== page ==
Warren Buffett: America can survive crisis

Buffett said the US' capacity to withstand crises provides a silver lining as it combats the novel coronavirus.

Billionaire investor Warren Buffett on Saturday said the United States’ capacity to withstand crises provides a silver lining as it combats the novel coronavirus, even as he acknowledged that the global pandemic could significantly damage the economy and his investments.

Over more than four-and-a-half hours at the annual meeting of Berkshire Hathaway Inc, Buffett said his conglomerate has taken many steps responding to the pandemic, including providing cash to struggling operating units, and throwing in the towel on a multi-billion-dollar bet on US airlines.

Buffett also said he remains keen on making a big acquisition, which he has not done since 2016, but has not provided financial support to companies as he did during the 2008 financial crisis because he saw nothing attractive enough, even after the recent bear market.

The 89-year-old opened the meeting in Omaha, Nebraska with lengthy remarks to soothe anxious investors, urging them to stay committed to stocks despite this year’s bear market, even if the pandemic gets a second wind late this year.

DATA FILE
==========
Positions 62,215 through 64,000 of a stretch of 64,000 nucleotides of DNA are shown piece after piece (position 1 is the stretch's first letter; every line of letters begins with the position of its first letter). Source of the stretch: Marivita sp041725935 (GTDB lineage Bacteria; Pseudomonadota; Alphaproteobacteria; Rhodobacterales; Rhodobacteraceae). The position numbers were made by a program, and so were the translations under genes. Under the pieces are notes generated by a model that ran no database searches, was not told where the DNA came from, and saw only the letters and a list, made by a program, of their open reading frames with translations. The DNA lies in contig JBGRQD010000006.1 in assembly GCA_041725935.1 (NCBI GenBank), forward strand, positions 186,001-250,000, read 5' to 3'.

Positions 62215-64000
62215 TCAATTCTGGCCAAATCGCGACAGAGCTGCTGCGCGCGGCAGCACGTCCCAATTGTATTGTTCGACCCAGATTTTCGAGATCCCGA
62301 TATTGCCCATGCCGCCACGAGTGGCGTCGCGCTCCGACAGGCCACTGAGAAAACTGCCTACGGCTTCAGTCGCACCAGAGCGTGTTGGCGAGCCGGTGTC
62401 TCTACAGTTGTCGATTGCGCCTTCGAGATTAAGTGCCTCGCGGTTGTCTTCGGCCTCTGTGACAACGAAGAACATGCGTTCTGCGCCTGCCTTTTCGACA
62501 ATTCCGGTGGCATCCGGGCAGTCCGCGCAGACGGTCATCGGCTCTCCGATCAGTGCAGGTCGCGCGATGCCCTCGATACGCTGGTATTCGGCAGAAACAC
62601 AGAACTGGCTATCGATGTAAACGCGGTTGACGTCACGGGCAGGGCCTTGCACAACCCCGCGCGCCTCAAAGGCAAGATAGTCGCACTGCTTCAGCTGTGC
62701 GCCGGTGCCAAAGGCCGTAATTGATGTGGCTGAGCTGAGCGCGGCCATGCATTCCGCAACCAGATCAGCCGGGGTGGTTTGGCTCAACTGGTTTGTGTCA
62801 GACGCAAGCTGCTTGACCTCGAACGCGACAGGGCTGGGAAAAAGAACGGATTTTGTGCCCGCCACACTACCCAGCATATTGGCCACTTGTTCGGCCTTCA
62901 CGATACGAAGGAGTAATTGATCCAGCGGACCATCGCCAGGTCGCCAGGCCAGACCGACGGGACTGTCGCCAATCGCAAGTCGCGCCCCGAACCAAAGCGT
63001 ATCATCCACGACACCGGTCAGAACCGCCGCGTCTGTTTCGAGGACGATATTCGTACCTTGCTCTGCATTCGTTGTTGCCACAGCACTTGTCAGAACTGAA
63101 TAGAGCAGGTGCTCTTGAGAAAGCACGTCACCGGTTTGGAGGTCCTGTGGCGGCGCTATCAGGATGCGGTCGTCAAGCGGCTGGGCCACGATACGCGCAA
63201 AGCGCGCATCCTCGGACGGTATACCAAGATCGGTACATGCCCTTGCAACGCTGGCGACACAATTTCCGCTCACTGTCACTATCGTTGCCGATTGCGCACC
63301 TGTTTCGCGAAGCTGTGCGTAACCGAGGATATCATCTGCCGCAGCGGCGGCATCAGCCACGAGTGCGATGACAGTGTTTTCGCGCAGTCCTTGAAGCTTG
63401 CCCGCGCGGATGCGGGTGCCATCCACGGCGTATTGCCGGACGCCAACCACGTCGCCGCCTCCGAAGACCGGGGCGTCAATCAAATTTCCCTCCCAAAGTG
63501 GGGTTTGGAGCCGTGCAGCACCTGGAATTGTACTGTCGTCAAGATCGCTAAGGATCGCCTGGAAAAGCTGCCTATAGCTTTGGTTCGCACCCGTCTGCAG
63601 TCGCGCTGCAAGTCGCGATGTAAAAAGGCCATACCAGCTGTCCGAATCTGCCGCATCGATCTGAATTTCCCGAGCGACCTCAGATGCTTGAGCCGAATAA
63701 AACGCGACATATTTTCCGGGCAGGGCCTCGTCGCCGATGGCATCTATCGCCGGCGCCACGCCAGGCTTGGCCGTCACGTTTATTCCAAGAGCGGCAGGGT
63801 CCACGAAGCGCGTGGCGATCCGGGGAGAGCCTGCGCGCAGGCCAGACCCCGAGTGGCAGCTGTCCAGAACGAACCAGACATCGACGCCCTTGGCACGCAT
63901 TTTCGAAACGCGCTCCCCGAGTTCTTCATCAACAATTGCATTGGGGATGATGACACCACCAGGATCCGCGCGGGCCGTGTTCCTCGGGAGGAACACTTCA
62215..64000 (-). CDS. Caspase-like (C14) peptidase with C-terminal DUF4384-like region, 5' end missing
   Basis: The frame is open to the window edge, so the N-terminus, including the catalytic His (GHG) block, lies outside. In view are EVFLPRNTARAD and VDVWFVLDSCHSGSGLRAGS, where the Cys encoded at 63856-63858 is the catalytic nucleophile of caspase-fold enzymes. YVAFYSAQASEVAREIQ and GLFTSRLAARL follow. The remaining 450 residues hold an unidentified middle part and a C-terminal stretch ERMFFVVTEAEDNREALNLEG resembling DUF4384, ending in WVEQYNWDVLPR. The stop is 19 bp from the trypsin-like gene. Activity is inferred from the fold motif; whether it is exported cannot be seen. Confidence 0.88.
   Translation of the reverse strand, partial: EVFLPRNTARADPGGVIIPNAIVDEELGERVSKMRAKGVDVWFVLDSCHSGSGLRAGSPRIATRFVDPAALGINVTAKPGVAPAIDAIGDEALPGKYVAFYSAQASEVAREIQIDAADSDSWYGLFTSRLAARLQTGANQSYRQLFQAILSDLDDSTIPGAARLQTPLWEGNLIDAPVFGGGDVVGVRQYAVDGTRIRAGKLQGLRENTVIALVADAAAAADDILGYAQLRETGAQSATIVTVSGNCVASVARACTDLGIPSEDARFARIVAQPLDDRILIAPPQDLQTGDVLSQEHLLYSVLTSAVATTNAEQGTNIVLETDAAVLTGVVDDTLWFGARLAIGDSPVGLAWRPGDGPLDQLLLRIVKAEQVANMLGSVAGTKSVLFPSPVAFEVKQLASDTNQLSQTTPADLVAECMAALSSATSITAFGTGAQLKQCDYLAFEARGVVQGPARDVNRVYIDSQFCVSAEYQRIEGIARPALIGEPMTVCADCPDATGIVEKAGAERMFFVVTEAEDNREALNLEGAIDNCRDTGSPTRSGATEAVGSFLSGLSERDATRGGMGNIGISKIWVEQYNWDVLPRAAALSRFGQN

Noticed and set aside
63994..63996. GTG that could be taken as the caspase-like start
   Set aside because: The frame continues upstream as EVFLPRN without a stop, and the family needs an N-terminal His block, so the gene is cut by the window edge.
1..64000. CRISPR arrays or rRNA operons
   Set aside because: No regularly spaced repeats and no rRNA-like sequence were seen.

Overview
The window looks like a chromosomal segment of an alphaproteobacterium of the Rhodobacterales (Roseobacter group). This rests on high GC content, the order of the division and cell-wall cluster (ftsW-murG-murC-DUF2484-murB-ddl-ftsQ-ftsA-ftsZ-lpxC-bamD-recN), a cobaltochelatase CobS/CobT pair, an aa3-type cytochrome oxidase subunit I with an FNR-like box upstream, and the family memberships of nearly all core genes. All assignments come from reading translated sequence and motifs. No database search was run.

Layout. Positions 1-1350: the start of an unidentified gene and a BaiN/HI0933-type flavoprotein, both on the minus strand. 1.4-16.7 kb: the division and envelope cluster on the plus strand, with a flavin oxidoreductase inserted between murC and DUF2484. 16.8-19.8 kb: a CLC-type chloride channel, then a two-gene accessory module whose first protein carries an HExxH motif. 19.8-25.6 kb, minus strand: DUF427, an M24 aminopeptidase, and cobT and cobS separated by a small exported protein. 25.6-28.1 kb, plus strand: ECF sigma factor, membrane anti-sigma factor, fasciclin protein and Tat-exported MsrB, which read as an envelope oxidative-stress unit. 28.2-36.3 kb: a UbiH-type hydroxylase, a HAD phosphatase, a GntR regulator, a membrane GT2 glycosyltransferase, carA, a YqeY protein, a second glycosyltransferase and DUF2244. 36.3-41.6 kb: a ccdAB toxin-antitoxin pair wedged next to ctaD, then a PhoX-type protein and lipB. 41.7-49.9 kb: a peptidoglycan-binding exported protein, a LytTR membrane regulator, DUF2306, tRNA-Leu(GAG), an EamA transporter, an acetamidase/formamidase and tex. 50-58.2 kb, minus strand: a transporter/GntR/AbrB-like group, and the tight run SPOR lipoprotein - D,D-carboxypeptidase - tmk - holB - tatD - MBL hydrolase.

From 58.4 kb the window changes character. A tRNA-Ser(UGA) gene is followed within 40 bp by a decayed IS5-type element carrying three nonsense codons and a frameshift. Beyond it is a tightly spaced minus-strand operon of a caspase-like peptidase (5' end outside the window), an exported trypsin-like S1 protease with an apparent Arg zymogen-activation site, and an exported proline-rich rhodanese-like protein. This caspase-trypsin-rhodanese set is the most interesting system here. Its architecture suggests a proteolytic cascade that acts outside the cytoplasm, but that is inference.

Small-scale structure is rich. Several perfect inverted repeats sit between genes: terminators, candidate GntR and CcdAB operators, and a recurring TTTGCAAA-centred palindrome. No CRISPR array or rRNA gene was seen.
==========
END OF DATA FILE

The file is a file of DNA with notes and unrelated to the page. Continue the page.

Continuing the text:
Illustrating his remarks with dozens of plain black-and-white slides, Buffett called dealing with the pandemic “quite an experiment” that had an “extraordinarily wide” range of possible economic outcomes.

But he said Americans have persevered and prospered through such crises as the Civil War in the 1860s, the influenza pandemic a century ago and the Great Depression. American “magic” prevailed before and would do again, he said.

“Nothing can stop America when you get right down to it,” Buffett said. “I will bet on America the rest of my life.”

The meeting was virtual for the first time because of the pandemic, without shareholders in attendance, and streamed by Yahoo Finance.

Buffett and Vice Chairman Greg Abel, 57, answered shareholder questions posed by a reporter.

Abel has day-to-day oversight of Berkshire’s non-insurance businesses, and is considered by many analysts and investors a top candidate to eventually succeed Buffett.

The meeting began several hours after Berkshire reported a record US$49.75 billion first-quarter net loss, reflecting huge unrealized losses on common stock holdings such as Bank of America Corp and Apple Inc during the market meltdown.

While quarterly operating profit rose 6 percent, several larger businesses including the BNSF railroad posted declines, hurt by the negative impact of COVID-19.

Buffett said operating earnings will, through at least this year, be “considerably less” than they would have been had the pandemic not occurred.

Berkshire’s cash stake ended the quarter at a record US$137.3 billion, although Buffett said “We’re willing to do something very big,” perhaps a US$30 billion to US$50 billion transaction.

But it won’t be in US airlines, after Buffett confirmed that Berkshire in April sold its “entire positions” in the four largest: American Airlines Group Inc, Delta Air Lines Inc, Southwest Airlines Co and United Airlines Holdings Inc.

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